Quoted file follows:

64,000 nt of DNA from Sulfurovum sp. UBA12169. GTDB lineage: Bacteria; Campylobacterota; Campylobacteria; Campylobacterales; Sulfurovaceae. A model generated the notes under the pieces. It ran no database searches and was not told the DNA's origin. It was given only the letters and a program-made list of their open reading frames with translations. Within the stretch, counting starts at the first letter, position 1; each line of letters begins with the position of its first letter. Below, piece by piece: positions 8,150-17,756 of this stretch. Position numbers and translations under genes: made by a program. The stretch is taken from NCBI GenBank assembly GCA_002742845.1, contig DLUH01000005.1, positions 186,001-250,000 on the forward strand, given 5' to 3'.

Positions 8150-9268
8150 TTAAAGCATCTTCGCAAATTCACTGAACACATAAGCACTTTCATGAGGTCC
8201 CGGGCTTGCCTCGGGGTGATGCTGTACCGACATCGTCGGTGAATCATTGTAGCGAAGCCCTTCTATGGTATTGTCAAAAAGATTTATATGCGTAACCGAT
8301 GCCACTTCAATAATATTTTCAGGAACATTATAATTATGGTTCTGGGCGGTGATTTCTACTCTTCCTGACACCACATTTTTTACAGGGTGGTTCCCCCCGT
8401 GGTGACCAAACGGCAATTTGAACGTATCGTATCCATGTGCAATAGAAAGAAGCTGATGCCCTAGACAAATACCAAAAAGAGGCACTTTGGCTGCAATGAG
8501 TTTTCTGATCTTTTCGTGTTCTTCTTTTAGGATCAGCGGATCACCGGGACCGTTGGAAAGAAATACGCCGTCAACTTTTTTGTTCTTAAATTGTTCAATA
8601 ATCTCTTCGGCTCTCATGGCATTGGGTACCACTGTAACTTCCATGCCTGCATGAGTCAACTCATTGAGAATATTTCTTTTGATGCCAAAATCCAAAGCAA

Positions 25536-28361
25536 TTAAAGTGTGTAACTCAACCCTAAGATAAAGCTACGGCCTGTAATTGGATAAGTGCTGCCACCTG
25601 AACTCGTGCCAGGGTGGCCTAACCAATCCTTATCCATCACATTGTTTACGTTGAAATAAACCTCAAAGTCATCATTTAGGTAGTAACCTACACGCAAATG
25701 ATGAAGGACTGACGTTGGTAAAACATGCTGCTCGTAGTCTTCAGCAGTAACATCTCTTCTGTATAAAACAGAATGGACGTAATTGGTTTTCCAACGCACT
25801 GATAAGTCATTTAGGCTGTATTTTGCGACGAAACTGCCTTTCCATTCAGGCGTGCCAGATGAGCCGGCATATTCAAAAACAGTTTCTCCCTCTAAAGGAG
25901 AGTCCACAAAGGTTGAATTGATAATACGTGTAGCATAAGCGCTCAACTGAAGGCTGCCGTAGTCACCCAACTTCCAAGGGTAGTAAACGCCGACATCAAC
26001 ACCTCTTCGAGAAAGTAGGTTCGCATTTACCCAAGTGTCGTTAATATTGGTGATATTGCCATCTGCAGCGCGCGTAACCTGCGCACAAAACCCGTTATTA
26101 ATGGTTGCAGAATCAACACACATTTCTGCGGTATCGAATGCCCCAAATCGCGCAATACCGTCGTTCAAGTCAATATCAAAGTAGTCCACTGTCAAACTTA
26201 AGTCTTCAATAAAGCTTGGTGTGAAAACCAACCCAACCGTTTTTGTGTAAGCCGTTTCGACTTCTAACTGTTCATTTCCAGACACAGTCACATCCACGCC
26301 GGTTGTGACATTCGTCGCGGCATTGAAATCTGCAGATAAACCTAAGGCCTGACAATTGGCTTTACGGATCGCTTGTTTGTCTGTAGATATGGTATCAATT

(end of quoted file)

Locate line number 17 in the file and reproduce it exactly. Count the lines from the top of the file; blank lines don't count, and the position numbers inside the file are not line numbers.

26201 AGTCTTCAATAAAGCTTGGTGTGAAAACCAACCCAACCGTTTTTGTGTAAGCCGTTTCGACTTCTAACTGTTCATTTCCAGACACAGTCACATCCACGCC